Data released from a pilot kindergarten screen administered in the 2012-13 school year highlights the need for early childhood education and continued preschool intervention, said Mendy Mills, Madison County Schools instructional supervisor.
While Kentucky students are generally socially and emotionally ready to start kindergarten, “the majority are not ready to succeed academically,” according a March press release from the Kentucky Department of Education concerning the screen pilot data.
“The results clearly show many of our students are starting school at a disadvantage, often without the basic foundation on which to build academically,” the state’s education commissioner Terry Holliday said in the release.
Madison County Schools was one of the 109 districts that administered the Brigance Kindergarten screen to 31,480 kindergarten students in 458 schools for the pilot.
Starting in the 2013-14 school year, every child in Kentucky entering kindergarten will go through the same screening, according to the KDE. Each year, more than 50,000 students enroll in public school kindergarten in the Kentucky.
“Until now, there has been no way for education officials, lawmakers and the public to get reliable, comparable data from across the state about how ready children are to start school,” the release stated.
Of the 789 Madison County kindergartners screened in 2012-13, 26 percent of incoming students were ready for kindergarten, similar to the state percentage of 28.
However, 74 percent of Madison County students were considered “ready with supports,” and 72 percent across the state fell in that same category.
“’Ready with supports’ is such a huge range of the score,” Mills said. A child could have been in the 25th percentile and the 80th percentile and still be considered “ready with supports.”
The category is so broad, she said, and many of kindergartner's common errors on the screen would be corrected within the first few weeks of school.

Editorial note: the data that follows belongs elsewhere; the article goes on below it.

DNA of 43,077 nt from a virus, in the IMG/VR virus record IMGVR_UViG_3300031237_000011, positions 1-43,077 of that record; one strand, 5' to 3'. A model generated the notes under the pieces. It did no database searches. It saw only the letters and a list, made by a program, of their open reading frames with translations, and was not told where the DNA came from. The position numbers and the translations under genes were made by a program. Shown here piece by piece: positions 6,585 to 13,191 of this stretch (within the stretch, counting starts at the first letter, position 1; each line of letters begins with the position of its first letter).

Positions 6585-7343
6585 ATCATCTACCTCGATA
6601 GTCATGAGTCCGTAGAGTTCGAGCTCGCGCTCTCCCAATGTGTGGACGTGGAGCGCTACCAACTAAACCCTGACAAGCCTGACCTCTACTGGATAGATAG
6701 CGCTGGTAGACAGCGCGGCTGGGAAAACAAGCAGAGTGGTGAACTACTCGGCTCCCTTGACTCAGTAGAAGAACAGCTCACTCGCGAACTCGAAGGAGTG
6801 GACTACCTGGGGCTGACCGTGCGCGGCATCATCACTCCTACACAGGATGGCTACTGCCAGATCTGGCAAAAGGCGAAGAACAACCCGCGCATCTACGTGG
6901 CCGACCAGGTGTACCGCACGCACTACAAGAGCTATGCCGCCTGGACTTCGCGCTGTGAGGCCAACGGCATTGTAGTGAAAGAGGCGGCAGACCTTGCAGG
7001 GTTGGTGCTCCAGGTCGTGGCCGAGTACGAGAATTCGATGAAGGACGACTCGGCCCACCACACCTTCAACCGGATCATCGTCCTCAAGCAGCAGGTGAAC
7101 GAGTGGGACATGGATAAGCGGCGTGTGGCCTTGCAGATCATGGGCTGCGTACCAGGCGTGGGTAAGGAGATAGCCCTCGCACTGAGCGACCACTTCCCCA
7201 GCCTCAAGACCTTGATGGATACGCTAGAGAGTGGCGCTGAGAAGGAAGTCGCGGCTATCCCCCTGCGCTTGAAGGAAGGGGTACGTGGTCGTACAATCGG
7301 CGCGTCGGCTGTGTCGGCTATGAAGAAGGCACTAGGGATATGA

For example, a child was asked to identify lower case letters and the first three letters were “d,” “b” and “p” – which are commonly misidentified by children coming into kindergarten, Mills said.
When children were asked to identify colors, they had to say “magenta.” Or, they were supposed to say “waist” when the teacher pointed to it, instead of “tummy” or “stomach.”
As part of the basic screen, students are asked questions such as their name, letters, numbers and colors in three domains: Cognitive/General Knowledge; Language and Communications; and Physical Well-Being.
State pilot data revealed about 60 percent of children are average/above average in Cognitive/General Knowledge; 40 percent in Language and Communications; and 50 percent in Physical Well-being, according to the KDE release.
In addition to the basic screens, parents were asked to complete a social-emotional/self-help questionnaire that asks about personal qualities, such as whether a child uses eating utensils, brushes his or her teeth or can use the bathroom independently.
Of the 29,165 surveys completed statewide, around 80 percent of children were average/above average in social-emotional development and 71 percent in self-help skills.
However, Madison County teachers use additional assessments to guide instruction, Mills said.
The Fountas and Pinnell reading assessment is used to determine instructional level, she said. This assessment is used three times a year and is given through fifth grade.
The Add+Vantage Math Recovery assessment also is used to assess math skills, she said.
The Brigance Kindergarten screen is useful in “showing where students are when they come in,” she said, and further highlights the need for early childhood education.
The data also will be shared through the Madison County Early Childhood Alliance, a partnership between school districts and local daycare centers to share information on kindergarten readiness.
Each member center is partnered with preschool and kindergarten teachers in the district to form “IMPACT triangles” in which they share ideas and discuss concerns, said Karla Willis, preschool director for the district.
IMPACT stands for Improving, Motivating, Preparing, Achieving, and Collaborating Together.
“The Alliance strives to improve the opportunities for children in our community to be kindergarten-ready on their first day of school,” Willis said.
The Alliance developed a Kindergarten Readiness Checklist, which is supported by the state’s early childhood standards. A readiness checklist will be given to parents as children are registered.
Madison County Schools kindergarten registration is April 16-18 from 8:30 a.m. to 1:30 p.m. at the school which the child will attend. Children must be five years old by Oct. 1 to register.
For a Headstart or preschool screening, call 625-6037.
Crystal Wylie can be reached at firstname.lastname@example.org or 623-1669, Ext. 6696.